Sometimes it is not the vocabulary, but the grammar of another language that renders it difficult to translate. Nadezhda Shevchenko (BA2) explained that the Lithuanian prefix “nebe” means “no more” as in “I am no longer eating” or “I am no longer a teacher.” Even more fascinating is that Lithuanian does not distinguish between “who” and “what” because of a persisting belief that everything is endowed with a spirit.
Untranslatable words point to a kind of universal cultural aphasia. Does this mean that to better understand ourselves and the world around us, we ought to learn as many languages as we possibly can? In any case, I asked other students at Bard College Berlin for their favorite untranslatable words.
According to Aurelia Cojocaru (BA4): there is this noun in Romanian – “dor,” which expresses the intense and melancholy feeling of missing someone, which is generally considered untranslatable. It may be compared with the Portuguese “saudade.”
Mina Strugar (Bard3) told me about the Serbian interjection “bre” which, she said “every Serbian knows,” but is difficult to explain in English. One linguist has, confusingly, translated it as “I’m telling/asking you!” It has also been compared to the Canadian “eh!”
Jelena Barac (BA4) is fond of the Bosnian word “ćeif” which describes a person’s particular predilections. “It describes a sort of special hedonism or a way of enjoying something, just how you like it, i.e. drinking coffee at a certain time from a favorite cup or in some other manner because that’s your ćeif. It can also mean spite, as in, you do something just because its your ćeif to do it.”
Niv Segev (BA2) explained the Hebrew term “Kafnauf” as a person who gives very convincing, but very bad advice.
Lucas Møller (BA1) described the Danish word “hyggelit” as “like cozy… but better.” It’s a social term, one associated more with hot cocoa than with beer. It’s similar – but not quite the same – as the German word ‘Gemütlichkeit’ or the Dutch word “Gezelligheid,” which one student described as “The feeling you get when you arrive at the bar and all your friends are already there.” It’s a delightful concept, but not an unserious one. In 1973, an English solicitor was awarded damages after a trip to the Swiss Alps failed to provide the ‘Gemütlichkeit’ promised by the resort’s brochure.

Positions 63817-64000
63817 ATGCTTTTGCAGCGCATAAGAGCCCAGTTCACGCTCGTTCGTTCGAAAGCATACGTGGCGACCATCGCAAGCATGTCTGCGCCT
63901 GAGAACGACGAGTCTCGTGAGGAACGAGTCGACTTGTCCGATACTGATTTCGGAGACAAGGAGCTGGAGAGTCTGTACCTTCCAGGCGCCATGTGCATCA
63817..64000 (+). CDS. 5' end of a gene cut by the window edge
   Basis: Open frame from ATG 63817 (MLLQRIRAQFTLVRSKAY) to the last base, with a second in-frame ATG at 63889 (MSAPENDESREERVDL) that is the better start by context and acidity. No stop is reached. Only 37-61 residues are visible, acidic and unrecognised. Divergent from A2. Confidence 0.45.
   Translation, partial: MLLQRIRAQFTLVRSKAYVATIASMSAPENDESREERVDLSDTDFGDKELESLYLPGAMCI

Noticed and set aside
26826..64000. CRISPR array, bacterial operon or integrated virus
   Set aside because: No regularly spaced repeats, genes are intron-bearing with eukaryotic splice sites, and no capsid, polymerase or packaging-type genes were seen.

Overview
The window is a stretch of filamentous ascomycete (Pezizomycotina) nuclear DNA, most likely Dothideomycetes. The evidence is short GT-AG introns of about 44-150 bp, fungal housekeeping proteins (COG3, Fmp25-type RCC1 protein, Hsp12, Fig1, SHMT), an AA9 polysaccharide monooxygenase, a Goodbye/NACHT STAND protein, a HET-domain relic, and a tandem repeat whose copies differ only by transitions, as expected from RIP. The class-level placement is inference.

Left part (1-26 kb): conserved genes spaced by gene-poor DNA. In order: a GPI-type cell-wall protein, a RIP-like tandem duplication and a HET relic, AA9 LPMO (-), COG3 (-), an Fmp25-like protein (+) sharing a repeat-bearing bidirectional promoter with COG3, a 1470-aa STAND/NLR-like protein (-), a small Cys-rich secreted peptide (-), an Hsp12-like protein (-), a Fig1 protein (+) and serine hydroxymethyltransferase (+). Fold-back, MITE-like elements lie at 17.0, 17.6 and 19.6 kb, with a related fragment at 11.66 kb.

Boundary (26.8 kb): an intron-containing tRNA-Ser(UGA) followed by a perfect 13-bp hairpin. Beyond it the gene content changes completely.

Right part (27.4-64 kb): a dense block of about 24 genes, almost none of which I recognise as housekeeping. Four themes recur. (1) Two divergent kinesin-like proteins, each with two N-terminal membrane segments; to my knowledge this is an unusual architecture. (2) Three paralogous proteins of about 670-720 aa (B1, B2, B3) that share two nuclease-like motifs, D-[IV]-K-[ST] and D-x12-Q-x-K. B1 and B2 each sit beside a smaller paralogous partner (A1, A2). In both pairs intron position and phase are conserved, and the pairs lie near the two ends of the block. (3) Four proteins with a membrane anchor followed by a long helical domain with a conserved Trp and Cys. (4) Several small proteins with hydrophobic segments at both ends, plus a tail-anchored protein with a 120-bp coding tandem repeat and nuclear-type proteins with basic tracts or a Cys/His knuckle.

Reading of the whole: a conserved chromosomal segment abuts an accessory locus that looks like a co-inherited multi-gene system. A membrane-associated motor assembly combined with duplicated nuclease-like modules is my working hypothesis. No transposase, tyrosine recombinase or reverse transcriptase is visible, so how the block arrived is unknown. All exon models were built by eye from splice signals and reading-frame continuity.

Dzmitry Tsapkou (BA4) suggested the Russian word енаглядный (enaglyadny), which is “used for something (but usually a person) off whom you cannot take your eyes, or in other words you cannot get enough looking at that person/thing because of some of their exceptional quality. It often has romantic connotations.”
It’s psychologically useful, I think, to know as many of these words as possible. There is a particular irritation and sadness that comes from not having the right word to describe what you are feeling. The American poet Richard Brautigan once lamented: “I’m haunted a little this evening by feelings that have no vocabulary and events that should be explained in dimensions of lint rather than words.”
As far as I know, there is no single word, in English or any other language, that describes that feeling.